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Enhanced Medicaid Match Rates Expire in June 2011

This fact sheet discusses the role played by the enhanced federal Medicaid matching funds available to states through the American Recovery and Reinvestment Act of 2009 (ARRA), and the implications for state Medicaid programs as that extra assistance expires June 30, 2011. States used the ARRA enhanced Medicaid funding to…

A Historical Review of How States Have Responded to the Availability of Federal Funds for Health Coverage

This historical review finds that the availability of federal funds has served as an effective incentive for states to provide health coverage to meet the health and long-term care needs of their low-income residents despite state budget pressures. The brief examines the history of earlier experiences and provides important context for how states may respond as they weigh the costs and benefits of expanding their Medicaid programs in 2014 as called for under the Affordable Care Act.

Where are States Today? Medicaid and CHIP Eligibility Levels for Children and Non-Disabled Adults as of January 1, 2014

The Affordable Care Act (ACA) creates new coverage options through Medicaid and new health insurance exchange marketplaces that, taken together, provide assistance to individuals with family incomes up to 400% of the federal poverty level (FPL). The ACA calls for the expansion of Medicaid eligibility to 138% FPL ($15,856 for an individual or $26,951 for a family of three in 2013) in 2014, which would make millions of adults newly eligible for the program. However, this expansion was effectively made a state option by the Supreme Court. If a state does not expand Medicaid, low-income uninsured adults in that state will not gain that new coverage option and will likely remain uninsured. This brief provides an overview of current Medicaid and CHIP eligibility levels for non-disabled children and adults to provide better insight into the impact of the Medicaid expansion.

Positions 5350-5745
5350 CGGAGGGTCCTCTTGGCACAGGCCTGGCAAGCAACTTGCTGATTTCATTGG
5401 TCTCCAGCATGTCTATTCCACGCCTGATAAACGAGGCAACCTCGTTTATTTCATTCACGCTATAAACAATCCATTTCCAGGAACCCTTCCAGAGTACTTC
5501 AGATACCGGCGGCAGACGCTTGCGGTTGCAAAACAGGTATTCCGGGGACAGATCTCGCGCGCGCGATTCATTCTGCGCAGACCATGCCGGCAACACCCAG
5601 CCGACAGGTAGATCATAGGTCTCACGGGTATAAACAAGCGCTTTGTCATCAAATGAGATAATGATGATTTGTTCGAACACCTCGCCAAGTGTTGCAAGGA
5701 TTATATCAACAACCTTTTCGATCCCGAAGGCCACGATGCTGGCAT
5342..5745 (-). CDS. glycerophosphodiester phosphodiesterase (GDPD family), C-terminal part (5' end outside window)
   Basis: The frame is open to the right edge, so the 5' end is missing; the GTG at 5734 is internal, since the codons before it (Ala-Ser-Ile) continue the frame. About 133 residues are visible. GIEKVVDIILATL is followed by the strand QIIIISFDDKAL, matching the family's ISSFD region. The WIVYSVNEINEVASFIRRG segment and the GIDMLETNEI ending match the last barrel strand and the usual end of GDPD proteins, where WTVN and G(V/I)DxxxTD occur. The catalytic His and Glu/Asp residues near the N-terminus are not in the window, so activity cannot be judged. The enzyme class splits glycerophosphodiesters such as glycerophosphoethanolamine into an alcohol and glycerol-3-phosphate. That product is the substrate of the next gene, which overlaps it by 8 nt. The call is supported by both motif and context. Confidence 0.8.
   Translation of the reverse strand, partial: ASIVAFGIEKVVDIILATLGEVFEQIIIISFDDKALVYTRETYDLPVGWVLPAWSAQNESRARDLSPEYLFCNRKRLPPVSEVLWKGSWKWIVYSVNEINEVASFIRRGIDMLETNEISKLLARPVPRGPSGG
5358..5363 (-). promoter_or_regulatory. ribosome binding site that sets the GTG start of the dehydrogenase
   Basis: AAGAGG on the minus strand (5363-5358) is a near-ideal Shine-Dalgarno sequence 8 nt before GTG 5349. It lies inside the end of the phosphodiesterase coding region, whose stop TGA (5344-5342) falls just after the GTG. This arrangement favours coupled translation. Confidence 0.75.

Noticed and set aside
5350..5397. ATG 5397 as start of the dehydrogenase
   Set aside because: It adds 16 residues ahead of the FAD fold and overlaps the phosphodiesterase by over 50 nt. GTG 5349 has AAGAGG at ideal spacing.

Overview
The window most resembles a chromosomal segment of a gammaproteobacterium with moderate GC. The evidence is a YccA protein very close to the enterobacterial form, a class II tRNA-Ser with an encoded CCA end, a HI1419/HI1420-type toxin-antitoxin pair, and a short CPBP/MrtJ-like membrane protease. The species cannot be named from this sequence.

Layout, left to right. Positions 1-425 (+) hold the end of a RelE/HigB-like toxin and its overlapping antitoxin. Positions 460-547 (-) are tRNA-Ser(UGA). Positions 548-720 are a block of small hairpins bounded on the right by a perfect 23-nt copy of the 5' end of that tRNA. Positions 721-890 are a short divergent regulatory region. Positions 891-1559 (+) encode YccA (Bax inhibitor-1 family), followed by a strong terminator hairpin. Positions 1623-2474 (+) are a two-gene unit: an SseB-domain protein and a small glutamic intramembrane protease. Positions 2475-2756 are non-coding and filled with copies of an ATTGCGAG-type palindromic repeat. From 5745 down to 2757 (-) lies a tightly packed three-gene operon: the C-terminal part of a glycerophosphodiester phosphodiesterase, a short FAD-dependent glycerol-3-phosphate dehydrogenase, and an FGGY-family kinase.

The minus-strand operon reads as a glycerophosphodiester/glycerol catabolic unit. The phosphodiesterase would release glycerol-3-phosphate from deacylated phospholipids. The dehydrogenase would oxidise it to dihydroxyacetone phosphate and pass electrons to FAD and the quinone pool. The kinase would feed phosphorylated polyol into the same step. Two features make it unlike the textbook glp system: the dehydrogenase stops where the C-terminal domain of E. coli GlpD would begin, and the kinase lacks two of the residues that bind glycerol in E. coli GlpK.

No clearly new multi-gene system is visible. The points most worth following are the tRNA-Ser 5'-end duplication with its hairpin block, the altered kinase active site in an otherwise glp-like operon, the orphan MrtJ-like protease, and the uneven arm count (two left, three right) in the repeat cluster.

Health Insurance Exchange Development: Innovation in the States

Under health reform, state-based health insurance exchanges are a mechanism to buy private insurance beginning in 2014. Through panel discussions with state leaders and stakeholders, this briefing, jointly sponsored by the Bipartisan Policy Center (BPC), the Kaiser Family Foundation and the University of Virginia’s Batten School of Leadership, explored states’…

Medicare’s Role for Dual Eligible Beneficiaries

About 9 million low-income seniors and younger people with disabilities in the United States are covered by both Medicare and Medicaid. This brief examines the role of Medicare in providing health coverage for these beneficiaries. Medicare is the primary source of health insurance, while Medicaid provides supplemental coverage, helping with…

How Competitive Are State Health Insurance Markets?

Beginning in 2014, state-based health insurance exchanges will be created to facilitate coverage and choice, with the hope that enhanced competition among insurers will help to moderate premiums for individuals and small groups. This analysis by the Foundation assesses the competitiveness of state insurance markets for individuals and small businesses…

CBO’s Estimate of Repealing Exchange Grants: The Importance of Being Effective

The Congressional Budget Office (CBO) recently released an analysis of a bill that would repeal grants to states under the health reform law to help them establish health insurance purchasing exchanges. Not surprisingly, CBO finds that the bill would reduce federal spending due to the fact that expected grants won’t…

How Will the Medicaid Expansion for Adults Impact Eligibility and Coverage?

Beginning in 2014, the Affordable Care Act (ACA) provides for the expansion of Medicaid eligibility to adults with incomes up to 138% FPL ($15,415 for an individual or $26,344 for a family of three in 2012), which would make millions of currently uninsured adults newly eligible for the program. The…